This Raspberry Pi rival can be turned into a pocket-sized projector

Once attached to the BeagleBone Black computer, the $99 DLP LightCrafter can project a 640 x 360 resolution image at a brightness of up to 30 lumens.


The DLP LightCrafter 2000

Image: TI

Remember when projectors were so big they came in suitcases? This pico-projector is so small it sits neatly on top of a pocket-sized computer.

Texas Instrument's (TI) DLP LightCrafter Display 2000 EVM slots into the tiny BeagleBone Black board, a rival to the Raspberry Pi 1 and 2.

Once attached, the $99 LightCrafter can project a 640 x 360 resolution image at a brightness of up to 30 lumens.

The projector can also be connected to a computer using the USB to ISC connector dongle.

SEE: Hardware spotlight: The Raspberry Pi

Like the Pi, the BeagleBone Black can be run as a standalone Linux-based desktop PC, running Android, Debian and Ubuntu.

However, many of the BeagleBone Black's technical specs have since been surpassed by the Raspberry Pi 3, with the BeagleBone Black having a slower, older single-core processor, as well as half the RAM of the Pi 3. It also only has a single USB 2.0 port, micro HDMI and no built-in Wi-Fi or Bluetooth support.

One notable way the BeagleBone surpasses the Pi is in options for attaching and controlling hardware, with the Beaglebone having 92 pins, split between two headers, compared to the 40 on the Pi. The LightCrafter projector slots into the pin headers on the BeagleBone.

TI describe the LightCrafter as an "easy-to-use, plug-and-play" projector, designed to allow engineers prototyping appliances to try out the TI's projection technology. TI also sells a $20 DLP2000 DMD micromirror array, which allows hardware makers to build the same projection capability into finished products, such as digital signs, smartphones or smart home controllers.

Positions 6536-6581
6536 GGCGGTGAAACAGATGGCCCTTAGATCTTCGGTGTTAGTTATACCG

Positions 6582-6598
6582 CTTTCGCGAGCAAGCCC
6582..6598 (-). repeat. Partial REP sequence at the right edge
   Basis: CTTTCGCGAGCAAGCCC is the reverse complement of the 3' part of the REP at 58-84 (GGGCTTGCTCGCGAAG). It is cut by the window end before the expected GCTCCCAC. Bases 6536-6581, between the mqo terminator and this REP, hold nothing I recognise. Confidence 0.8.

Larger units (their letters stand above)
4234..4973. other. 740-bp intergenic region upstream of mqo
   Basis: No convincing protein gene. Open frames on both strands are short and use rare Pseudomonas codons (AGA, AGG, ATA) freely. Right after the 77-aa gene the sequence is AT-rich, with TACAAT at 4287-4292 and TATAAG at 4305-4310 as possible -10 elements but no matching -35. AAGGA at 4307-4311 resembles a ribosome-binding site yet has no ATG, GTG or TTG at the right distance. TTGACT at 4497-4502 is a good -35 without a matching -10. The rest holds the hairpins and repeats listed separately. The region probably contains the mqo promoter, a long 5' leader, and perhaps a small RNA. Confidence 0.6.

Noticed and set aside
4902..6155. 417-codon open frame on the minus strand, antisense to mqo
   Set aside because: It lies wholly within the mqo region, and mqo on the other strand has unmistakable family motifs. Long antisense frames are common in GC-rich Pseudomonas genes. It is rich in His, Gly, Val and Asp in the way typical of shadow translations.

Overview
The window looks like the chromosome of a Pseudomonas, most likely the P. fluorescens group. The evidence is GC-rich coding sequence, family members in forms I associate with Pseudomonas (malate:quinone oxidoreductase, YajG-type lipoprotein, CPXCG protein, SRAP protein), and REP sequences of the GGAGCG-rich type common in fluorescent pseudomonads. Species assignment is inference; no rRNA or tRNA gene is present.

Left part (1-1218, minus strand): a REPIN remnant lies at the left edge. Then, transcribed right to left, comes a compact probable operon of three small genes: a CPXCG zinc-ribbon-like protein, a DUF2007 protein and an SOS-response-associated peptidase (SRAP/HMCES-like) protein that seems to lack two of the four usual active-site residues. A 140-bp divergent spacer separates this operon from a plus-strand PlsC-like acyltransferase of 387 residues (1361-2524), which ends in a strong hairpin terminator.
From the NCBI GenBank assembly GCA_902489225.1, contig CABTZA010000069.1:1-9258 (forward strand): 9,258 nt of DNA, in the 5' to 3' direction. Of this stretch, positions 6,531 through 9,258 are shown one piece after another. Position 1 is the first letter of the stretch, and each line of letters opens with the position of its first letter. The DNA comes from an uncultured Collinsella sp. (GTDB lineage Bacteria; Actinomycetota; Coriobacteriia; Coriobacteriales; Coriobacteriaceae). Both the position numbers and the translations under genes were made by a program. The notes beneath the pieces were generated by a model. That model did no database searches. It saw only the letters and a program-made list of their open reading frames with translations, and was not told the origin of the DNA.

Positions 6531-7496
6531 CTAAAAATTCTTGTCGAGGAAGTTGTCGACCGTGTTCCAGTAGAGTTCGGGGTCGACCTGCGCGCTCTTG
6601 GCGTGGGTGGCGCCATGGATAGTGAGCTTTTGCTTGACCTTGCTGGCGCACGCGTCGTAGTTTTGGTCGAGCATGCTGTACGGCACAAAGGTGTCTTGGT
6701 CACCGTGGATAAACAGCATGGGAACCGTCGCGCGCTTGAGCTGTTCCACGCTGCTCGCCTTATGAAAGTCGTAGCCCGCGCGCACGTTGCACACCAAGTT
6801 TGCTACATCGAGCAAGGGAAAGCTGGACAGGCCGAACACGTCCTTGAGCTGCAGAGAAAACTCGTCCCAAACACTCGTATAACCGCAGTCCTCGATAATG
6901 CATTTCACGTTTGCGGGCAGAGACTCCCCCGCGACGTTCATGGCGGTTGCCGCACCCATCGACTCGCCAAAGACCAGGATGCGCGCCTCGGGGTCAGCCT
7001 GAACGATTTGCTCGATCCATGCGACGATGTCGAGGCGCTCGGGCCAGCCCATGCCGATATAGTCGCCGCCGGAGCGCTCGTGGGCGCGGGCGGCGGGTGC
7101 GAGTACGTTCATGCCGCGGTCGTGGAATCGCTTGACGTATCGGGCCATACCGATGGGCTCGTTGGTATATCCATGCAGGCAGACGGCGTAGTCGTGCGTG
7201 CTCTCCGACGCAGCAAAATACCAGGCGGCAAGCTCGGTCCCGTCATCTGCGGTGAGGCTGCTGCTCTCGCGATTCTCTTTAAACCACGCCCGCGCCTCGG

The $55 BeagleBone Black has to be bought separately from the LightCrafter, as does the external 5V, 3A power supply.

Instructions for getting started with the LightCrafter and the BeagleBone Black are available here, with TI recommending BeagleBone users install the latest Debian image for the board, the beta release of which can be downloaded from here. Once the system is set up, the projector can be configured as the external monitor for the BeagleBone using a single I2C command, with more details in the 'Getting started' guide linked above.

Read more about the Raspberry Pi

About Nick Heath

Nick Heath is chief reporter for TechRepublic. He writes about the technology that IT decision makers need to know about, and the latest happenings in the European tech scene.

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